Operation Yellowhammer: 'No-deal' Brexit plans revealed

Greg Heffer, political reporter

Government officials responsible for emergencies such as a flu pandemic have met to discuss a possible "no-deal" Brexit, leaked documents reveal.

The disclosure was made in papers titled "Operation Yellowhammer: No-deal contingency planning", photographed in the arms of someone leaving the Cabinet Office.

The documents state: "The Civil Contingencies Secretariat held a two-day workshop last week to review departments' plans, assumptions, interdependencies and next steps".

The Civil Contingencies Secretariat sits within the Cabinet Office and is responsible for emergency planning in the UK.

It is set up to deal with scenarios such as a flu pandemic, while it previously responded in the wake of the Grenfell Tower fire.

Under the sub-heading "HMT Objectives", the paper reveals it is an aim of the Treasury to build a "communications architecture" that can "help maintain confidence in the event of contingency plans being triggered".

The document adds this is "particularly important for financial services" and also appears to include reference to "aviation and rail access to the EU".

In addition, the unwittingly-disclosed papers seem to show the Treasury wants Whitehall departments to fund no-deal Brexit preparations through "internal reprioritisation" of resources.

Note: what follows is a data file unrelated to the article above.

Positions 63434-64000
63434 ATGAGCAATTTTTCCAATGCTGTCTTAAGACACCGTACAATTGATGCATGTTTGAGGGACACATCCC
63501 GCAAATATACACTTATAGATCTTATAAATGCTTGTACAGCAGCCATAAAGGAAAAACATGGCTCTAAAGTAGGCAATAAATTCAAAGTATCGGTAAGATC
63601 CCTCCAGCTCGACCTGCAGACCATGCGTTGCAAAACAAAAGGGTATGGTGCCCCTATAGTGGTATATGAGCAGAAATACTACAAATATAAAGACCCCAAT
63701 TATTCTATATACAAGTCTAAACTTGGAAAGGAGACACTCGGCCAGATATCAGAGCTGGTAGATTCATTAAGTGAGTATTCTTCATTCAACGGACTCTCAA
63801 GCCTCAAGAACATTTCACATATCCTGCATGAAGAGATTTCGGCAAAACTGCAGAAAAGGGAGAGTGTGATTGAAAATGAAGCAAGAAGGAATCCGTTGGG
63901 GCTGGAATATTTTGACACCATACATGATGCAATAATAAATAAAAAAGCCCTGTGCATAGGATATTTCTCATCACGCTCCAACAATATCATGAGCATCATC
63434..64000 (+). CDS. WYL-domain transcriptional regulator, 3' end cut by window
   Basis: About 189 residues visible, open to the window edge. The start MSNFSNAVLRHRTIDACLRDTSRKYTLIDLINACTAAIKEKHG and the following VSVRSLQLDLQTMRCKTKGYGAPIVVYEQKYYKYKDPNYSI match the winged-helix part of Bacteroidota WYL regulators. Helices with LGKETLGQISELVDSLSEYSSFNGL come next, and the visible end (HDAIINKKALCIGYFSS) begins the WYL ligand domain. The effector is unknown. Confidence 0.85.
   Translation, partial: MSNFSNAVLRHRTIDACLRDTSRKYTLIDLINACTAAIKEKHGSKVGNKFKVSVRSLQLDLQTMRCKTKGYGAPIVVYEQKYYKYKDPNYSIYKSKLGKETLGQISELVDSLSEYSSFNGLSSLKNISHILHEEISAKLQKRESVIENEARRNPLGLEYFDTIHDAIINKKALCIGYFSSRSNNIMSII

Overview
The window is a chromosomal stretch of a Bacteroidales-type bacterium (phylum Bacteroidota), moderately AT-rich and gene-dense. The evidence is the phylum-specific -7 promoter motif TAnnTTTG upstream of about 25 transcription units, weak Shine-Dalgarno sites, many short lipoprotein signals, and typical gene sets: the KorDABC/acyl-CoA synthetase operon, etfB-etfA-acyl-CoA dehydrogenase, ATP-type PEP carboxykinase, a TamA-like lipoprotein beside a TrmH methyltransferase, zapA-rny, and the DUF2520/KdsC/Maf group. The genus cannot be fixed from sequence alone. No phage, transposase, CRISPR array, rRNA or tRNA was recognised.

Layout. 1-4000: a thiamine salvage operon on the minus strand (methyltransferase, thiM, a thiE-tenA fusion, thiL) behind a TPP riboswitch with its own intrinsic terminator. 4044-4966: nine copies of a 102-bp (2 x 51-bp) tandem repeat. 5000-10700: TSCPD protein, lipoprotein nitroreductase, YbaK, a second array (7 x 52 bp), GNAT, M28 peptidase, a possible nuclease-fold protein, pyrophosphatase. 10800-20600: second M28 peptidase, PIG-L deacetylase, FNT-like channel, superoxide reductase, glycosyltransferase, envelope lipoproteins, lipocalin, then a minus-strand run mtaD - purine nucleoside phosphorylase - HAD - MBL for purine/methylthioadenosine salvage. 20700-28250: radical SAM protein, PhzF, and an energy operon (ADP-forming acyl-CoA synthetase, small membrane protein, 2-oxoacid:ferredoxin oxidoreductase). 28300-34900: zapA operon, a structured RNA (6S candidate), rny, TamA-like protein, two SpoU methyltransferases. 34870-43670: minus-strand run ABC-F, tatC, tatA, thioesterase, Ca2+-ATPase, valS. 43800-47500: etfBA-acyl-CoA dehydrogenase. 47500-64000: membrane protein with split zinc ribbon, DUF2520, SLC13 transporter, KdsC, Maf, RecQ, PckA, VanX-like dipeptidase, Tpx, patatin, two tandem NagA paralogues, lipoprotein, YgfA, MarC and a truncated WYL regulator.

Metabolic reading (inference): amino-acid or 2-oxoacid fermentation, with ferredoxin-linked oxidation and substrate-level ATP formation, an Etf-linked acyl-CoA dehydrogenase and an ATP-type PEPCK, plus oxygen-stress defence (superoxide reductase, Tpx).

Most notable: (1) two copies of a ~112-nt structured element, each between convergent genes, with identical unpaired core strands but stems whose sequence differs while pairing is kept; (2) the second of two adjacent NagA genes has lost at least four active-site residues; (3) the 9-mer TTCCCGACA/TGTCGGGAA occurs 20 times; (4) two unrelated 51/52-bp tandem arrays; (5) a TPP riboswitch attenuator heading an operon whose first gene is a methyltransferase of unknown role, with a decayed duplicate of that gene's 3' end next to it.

A Yellowhammer is an at-risk bird, which has suffered recent population decline, found across large parts of the UK.

Males have a bright yellow head and underparts, with the birds often perched on top of a hedge or bush while singing.

Children's author Enid Blyton characterised the Yellowhammer's birdsong as "a little bit of bread and no cheese".

A separate image taken by the same photographer shows Treasury minister John Glen leaving a meeting in Downing Street, in which he appears to be holding a similar-looking document.

The Civil Contingencies Secretariat was established in July 2001.

It was formed, along with the passing of emergency planning legislation, after criticism of a previous framework's response to the fuel crisis and severe flooding in 2000, and the foot and mouth outbreak in early 2001.

A Twitter account run by the Civil Contingencies Secretariat was later revealed on Thursday to have posted merely the word "yellowhammer", before the tweet was deleted.

This was assumed by users to be a sign of officials searching for news about the apparent no-deal Brexit codename, following the leak.

Labour MP Ben Bradshaw, a supporter of the People's Vote campaign, said: "With the Operation Yellowhammer revelation, we now know the government is preparing for Brexit in the same way they'd approach catastrophes like flooding, a disease outbreak or a terrorist attack.

"This is not what anyone voted for in 2016."

He added: "We know from this leak that it will be already-stretched budgets in vital areas like health, education and defence that will be forced to bear the cost of this government's total failure to deal with the mess of Brexit.

"It's time for the people of this country to take back control of this process."

Last month, the government released the first tranche of no-deal Brexit "technical notices", which raised fears for shoppers, farmers, businesses, NHS patients and UK expats over the impact of Britain leaving the EU without an agreement.

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